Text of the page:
Focused on Him
ANGOLA, LA. – I have always had a knowledge of God and who He was. From childhood I was educated in scripture. Unfortunately, as I got older, I became more arrogant than humble.
The importance of family was instilled in me from an early age. I was a very protective sibling. I surrounded my life with my family, and as a church-going and law-abiding person, I felt that all was well and I was strong enough in God to face any obstacle. I was wrong.
In April of 1995, my life was drastically changed. My youngest brother was taken from me. Murdered. Just around the corner from where I stood. I was supposed to be there protecting him. I begged God to have mercy and let him live, but he still died.
This did not sit well with me. I blamed myself and then I became obsessed with hating God until I suffered from a mental breakdown. I would black out and find myself in places I should not have been. I began to participate in criminal activity, especially seeking out those responsible for my brother’s death. I surmised in my mind that if I couldn’t hurt God then I’d hurt His creation, but my actions brought more pain to those I loved. Eventually, I found myself incarcerated. I began to lose all sense of emotions. I became like a stone.
Upon my release, things did not get better; they seemed to get worse. One day my mother uttered these words to me: “I want my son back.” Whether she was talking to me or God didn’t matter, it had been said. I no longer wanted to hurt anybody, but I did not know how to get back.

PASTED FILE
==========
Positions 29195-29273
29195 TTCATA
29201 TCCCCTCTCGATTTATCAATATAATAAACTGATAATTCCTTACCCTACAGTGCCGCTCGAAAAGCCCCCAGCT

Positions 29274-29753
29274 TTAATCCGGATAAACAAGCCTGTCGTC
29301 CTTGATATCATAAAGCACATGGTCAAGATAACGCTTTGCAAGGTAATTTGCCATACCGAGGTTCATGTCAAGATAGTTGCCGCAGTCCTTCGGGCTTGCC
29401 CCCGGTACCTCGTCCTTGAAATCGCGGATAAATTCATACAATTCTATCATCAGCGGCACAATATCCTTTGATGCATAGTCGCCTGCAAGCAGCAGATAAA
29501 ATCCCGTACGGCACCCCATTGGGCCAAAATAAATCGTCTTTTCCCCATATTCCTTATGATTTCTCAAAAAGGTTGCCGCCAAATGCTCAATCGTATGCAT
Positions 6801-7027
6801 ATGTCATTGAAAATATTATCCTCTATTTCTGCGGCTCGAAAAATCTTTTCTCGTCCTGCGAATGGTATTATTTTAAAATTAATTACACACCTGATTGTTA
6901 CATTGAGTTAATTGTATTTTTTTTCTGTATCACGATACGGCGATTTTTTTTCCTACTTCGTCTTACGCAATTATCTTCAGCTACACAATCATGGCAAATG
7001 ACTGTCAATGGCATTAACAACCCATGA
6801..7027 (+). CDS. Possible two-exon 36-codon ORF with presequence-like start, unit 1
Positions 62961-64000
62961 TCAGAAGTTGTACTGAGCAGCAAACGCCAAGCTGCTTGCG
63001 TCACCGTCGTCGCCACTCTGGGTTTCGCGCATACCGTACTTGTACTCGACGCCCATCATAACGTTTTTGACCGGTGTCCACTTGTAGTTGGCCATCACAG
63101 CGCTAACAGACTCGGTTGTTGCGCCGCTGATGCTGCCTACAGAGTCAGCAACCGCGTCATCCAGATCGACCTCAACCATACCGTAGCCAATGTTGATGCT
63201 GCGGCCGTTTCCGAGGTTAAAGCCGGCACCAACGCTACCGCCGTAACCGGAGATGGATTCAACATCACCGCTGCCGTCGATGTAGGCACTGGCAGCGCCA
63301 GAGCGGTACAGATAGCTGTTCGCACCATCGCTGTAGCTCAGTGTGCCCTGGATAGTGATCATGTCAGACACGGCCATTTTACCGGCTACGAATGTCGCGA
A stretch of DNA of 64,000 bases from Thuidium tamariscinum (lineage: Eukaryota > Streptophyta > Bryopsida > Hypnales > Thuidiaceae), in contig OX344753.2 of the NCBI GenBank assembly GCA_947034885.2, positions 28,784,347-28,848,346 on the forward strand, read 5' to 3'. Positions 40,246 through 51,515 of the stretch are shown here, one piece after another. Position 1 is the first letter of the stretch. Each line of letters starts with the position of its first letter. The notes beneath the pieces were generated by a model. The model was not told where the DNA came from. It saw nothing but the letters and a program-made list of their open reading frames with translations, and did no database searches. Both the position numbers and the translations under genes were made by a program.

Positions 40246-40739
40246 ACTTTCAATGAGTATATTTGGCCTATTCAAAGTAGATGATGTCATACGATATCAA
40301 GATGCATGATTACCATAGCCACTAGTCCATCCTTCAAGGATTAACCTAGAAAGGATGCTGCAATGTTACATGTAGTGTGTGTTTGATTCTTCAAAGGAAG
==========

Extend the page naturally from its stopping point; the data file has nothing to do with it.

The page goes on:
I had graduated from college and decided to put these skills to work again. I started a business, but there was a struggle still within me. The business contracts were lucrative and solid but every so often, however, I had violent outbursts. I would become calm again, but I never knew for how long.
One day, knowing I was not living right and needing God to hear me, I prayed. I was afraid that I had gone too far. I asked God to help me, to stop me before it was too late.
Days later I was arrested for armed robbery. I laughed when they recited the charge; surely they had picked up the wrong guy. I was sure I would be out soon, but the days turned into months and I’m still here. Before bitterness began to swell, a Seventh-day Adventist friend reached out. I began participating in cognitive-behavioral counseling programs. God changed my life, but the programs helped me to reach out. I remembered my mother’s words.
I am no longer bitter and sad. I am an Adventist, the church leader at the prison where I am incarcerated. I know that God will prevail on my behalf. I am working on getting an advanced degree in rehabilitative counseling.
The church is sponsoring the spiritual recovery program that I started. Its goal is to assist individuals in erasing the criminal and addictive thinking from their cognitive mind and to think differently, which is more positive. I believe that God will grant my wish to accomplish my educational goal and to assist in my freedom. My only concern is doing His will. My job is to provide the necessary assistance to others that I receive and to show the love and compassion of Christ. This is my testimony and God is my life.
By Demetrius Bradley